WWF-Malaysia has called on the government to enhance diplomatic efforts with Indonesia to prevent the extinction of the Sumatran rhino in Malaysia.
In a statement Tuesday (June 4), the organisation said the recent death of Malaysia’s last surviving male Rhino – Tam, short for Kertam – was a reminder that a species could go extinct in our lifetime.
“The time to act on Sabah’s other endangered species, such as elephants, orang utan, banteng and pangolins, is now. Another key species that is on the brink of extinction is the Malayan tiger,” it said.
WWF-Malaysia said it fervently hoped the rhinos would be able to breed in captivity, even though scientists have discovered that Iman – currently Malaysia’s last Sumatran rhino – could not reproduce naturally.
“Females of this species can develop cysts in their reproductive organs if they do not mate for a long period of time.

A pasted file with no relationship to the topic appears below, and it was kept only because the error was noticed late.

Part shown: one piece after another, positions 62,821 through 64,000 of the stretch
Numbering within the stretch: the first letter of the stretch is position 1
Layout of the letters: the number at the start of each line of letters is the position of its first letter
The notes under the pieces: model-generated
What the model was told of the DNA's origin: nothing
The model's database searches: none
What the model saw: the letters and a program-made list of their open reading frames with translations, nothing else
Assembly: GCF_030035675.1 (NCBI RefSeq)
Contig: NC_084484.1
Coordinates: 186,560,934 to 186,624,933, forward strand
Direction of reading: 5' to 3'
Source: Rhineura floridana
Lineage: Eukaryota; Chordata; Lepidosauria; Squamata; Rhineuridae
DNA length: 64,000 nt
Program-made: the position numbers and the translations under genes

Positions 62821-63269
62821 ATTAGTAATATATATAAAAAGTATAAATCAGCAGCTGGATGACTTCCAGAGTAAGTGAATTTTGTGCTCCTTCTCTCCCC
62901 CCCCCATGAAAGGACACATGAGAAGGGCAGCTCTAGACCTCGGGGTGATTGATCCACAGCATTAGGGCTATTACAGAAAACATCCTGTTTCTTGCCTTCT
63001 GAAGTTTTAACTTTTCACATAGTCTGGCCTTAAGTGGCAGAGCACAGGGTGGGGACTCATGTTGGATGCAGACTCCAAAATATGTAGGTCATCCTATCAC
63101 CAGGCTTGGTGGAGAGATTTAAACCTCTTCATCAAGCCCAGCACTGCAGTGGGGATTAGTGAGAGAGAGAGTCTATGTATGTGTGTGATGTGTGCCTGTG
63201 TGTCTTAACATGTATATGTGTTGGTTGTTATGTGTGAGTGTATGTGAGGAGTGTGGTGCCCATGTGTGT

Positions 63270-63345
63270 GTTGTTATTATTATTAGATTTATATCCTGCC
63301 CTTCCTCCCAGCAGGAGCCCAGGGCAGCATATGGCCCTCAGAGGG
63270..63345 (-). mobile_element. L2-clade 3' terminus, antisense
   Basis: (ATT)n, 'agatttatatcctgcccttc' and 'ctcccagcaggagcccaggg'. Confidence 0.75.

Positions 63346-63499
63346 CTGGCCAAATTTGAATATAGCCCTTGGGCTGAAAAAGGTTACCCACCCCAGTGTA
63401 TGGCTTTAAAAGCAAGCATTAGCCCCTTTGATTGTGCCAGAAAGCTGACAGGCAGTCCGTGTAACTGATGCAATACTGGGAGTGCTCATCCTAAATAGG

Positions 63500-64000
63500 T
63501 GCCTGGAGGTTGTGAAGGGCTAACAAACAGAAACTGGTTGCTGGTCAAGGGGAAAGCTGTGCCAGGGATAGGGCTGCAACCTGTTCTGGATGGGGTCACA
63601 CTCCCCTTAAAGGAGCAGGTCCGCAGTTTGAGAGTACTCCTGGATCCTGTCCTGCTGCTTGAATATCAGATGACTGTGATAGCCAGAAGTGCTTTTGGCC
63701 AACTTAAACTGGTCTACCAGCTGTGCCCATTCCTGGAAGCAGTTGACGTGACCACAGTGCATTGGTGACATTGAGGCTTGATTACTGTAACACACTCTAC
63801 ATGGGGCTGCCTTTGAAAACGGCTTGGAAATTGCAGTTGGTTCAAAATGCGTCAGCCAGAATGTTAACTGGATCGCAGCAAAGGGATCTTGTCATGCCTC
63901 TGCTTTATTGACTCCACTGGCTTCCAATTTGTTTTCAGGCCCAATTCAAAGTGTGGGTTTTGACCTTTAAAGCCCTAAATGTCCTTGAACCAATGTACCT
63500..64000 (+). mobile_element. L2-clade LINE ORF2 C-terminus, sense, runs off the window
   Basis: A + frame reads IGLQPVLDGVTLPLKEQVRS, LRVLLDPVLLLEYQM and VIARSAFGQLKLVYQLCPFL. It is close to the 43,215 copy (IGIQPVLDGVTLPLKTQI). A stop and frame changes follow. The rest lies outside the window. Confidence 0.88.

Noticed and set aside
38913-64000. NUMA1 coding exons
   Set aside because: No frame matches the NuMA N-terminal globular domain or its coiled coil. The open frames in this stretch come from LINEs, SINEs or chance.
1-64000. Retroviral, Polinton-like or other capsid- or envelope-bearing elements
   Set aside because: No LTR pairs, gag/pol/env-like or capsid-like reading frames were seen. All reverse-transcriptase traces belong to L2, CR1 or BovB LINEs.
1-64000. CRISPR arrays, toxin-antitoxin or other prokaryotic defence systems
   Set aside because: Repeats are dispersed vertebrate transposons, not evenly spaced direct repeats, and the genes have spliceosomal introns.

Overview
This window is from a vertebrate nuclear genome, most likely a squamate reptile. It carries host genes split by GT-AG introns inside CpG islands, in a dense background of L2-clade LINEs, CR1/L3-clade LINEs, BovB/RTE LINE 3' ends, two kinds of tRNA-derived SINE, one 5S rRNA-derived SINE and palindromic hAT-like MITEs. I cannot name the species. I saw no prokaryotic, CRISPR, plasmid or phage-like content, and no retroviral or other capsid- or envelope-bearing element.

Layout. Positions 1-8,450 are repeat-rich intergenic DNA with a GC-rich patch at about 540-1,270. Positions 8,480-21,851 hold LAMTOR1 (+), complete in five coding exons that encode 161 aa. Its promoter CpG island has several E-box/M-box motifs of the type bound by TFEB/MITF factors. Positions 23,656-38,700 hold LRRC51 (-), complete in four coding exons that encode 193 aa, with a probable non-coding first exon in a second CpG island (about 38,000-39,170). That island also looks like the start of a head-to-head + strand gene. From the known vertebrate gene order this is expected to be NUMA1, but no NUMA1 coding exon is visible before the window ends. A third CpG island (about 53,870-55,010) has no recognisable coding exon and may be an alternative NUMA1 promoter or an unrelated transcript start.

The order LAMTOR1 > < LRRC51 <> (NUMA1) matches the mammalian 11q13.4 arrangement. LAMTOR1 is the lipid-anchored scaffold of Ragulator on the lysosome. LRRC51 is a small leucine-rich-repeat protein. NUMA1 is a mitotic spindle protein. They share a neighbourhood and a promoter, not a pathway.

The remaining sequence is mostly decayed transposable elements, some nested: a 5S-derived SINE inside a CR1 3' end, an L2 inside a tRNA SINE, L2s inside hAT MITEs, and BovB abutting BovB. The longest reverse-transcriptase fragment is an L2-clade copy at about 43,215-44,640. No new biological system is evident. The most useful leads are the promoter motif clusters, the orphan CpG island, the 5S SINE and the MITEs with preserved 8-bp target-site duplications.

“Experts decided to use Assisted Reproductive Technology (ART) to breed the remaining rhinos by collaborating with their Indonesian counterparts to exchange gametes,” it said.
To expedite the collaboration, WWF-Malaysia urged the government to raise the issue at the annual 2015 Heart of Borneo Trilateral Meeting.
“However, despite the high levels of diplomatic engagement, the ART efforts have yet to take place.
“Without this intervention, and once Iman, the very last of our Sumatran rhino perishes from our soil, our rhinos will be no more.
“We hope Tam’s passing will not be in vain, and we wish for Iman – the last female rhino – to galvanise our effort to perpetuate the species in Malaysia,” it said.
Tam, believed to be in his 30s, died on May 27 this year, after suffering from kidney and liver damage for quite some time.
In 2017, Puntung, a female rhino, was euthanised as she was suffering from cancer.
Sumatran rhinos have not been seen in Sabah jungles for over a decade.